Turkey Milanese. A great use of leftover white meat.
Turkey Milanese. A great use of leftover white meat.
Turkey Pho (well, inspired by Pho).
Stuffing waffles for post-Thanksgiving breakfast is now 100% a tradition.
My partner in crime sure does know how to cook a golden, juicy bird.
Earlier this month In Lahaina, Maui, two Java Sparrows (Padda oryzivora) silently discussing the two intrusive humans below them.
For the first time, tried a very simple beer brewing. This is Hank’s Hefeweizen. I’m fermenting in the tub because I worry about leaks despite an hours long leak test last night. It’s already bubbling!
From Maui earlier this month: Waihe’e Ridge Trail. A very popular choice these days. It’s in much better condition than the last time we hiked it in 2015. I recall a big storm washed out the trail, closing it for a while. They did a great job!
Was trying to take a casual picture of The Annie Cat and…
Finished reading: Champion by Marie Lu 📚 I read this one pretty dang fast! I returned it to the digital library 9 days early (21 day loan). ★★★★
From Maui earlier this month: a few more early mornings with Haleakala.
I’ve got a proof of concept macOS 12 only Shortcut to remind me what Fujifilm Film Simulation or Recipe I used for my off the camera photos. It relies on exiftool being installed and in your path (manually or via Homebrew etc). For some reason I couldn’t successfully compare dictionaries as text in an if statement so I am using hash…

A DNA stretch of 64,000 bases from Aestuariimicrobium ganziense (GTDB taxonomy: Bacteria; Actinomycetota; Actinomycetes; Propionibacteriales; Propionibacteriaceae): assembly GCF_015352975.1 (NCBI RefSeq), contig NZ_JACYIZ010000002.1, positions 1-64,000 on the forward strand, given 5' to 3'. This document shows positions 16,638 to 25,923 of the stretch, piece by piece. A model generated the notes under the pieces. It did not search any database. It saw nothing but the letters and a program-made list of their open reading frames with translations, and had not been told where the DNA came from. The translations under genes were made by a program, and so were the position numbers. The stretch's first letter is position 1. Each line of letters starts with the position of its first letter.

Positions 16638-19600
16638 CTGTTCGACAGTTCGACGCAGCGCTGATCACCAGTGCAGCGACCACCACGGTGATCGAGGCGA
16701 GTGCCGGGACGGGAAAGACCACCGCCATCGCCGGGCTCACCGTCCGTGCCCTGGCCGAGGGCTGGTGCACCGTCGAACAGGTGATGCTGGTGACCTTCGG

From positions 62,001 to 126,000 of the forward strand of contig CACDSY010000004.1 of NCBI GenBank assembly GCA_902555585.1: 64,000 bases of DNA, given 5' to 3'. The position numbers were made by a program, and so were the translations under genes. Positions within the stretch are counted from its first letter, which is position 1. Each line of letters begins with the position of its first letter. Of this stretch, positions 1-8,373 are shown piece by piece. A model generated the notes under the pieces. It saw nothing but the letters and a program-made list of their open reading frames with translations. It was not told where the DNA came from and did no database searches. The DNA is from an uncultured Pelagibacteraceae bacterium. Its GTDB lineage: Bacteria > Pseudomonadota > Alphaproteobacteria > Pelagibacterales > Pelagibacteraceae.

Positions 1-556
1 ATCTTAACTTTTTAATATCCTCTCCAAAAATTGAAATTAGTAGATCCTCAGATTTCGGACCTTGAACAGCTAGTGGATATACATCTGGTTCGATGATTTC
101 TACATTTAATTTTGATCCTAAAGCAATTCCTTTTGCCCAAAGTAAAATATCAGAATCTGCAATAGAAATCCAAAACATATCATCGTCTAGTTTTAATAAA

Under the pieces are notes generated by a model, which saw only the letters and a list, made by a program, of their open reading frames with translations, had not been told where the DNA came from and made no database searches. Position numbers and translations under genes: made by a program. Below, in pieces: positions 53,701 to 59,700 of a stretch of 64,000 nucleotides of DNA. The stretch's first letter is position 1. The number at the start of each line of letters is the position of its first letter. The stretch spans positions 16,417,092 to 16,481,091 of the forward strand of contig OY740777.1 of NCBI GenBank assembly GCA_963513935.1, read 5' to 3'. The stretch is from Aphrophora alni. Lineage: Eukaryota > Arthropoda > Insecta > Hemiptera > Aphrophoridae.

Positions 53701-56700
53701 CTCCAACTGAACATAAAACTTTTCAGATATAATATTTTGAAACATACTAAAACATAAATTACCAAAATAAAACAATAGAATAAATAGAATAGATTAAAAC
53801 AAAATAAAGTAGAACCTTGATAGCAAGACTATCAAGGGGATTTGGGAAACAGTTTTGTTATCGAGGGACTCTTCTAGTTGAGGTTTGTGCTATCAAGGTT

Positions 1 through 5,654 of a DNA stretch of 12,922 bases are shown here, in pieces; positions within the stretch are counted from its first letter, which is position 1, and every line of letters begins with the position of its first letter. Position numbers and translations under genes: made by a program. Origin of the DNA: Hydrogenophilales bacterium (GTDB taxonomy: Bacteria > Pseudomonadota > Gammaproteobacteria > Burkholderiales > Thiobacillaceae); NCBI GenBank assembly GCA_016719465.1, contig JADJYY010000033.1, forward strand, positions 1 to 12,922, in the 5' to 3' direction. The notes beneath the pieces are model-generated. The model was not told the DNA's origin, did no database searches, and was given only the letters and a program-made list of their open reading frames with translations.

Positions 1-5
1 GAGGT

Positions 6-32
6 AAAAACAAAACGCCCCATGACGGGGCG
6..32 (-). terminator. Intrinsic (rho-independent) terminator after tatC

So this first version is tested on Straight Out of the Camera JPEGs from an X100V (X-Trans IV class camera). It requires exiftool. Be sure to add its path if it isn’t in your system path. You also need to add your own simulations using the exact Schema in the FilmSimulations text box. Hashing is annoying like that. But for me, this is great, because I can’t be bothered to keep track of what recipe I’m using. There are a few comments in this Shortcut that may be of use for those comfortable enough with Shortcuts to try this out…
I’ll update this Shortcut as I make it more sophisticated. I apologize in advance if it doesn’t seem to work for you :-)
Oh, and of course, all built-in or slightly modified recipes come from Fuji X Weekly and Life, Unintended.
Hint: if you allow the Shortcut access to Finder’s Quick Access, you can then right click an image in Finder, go to Quick Actions, and use the Shortcut! Or, if previews/column mode is enabled in Finder, left click an image and the Shortcut will show up below the image preview. Handy!
Download this Shortcut from iCloud.com: https://www.icloud.com/shortcuts/d10b5f998c0f46b3a78c861b3df63f39
Changelog (I’ll update the iCloud link for each dated “release”):
v.20211124 - Remove Dynamic Range because there is too much variability. There’s enough variables that removing DR from match shouldn’t result in false-positives. This allowed me to remove recipes that only had their DR adjusted (mostly because I accidentally set the wrong DR :-p)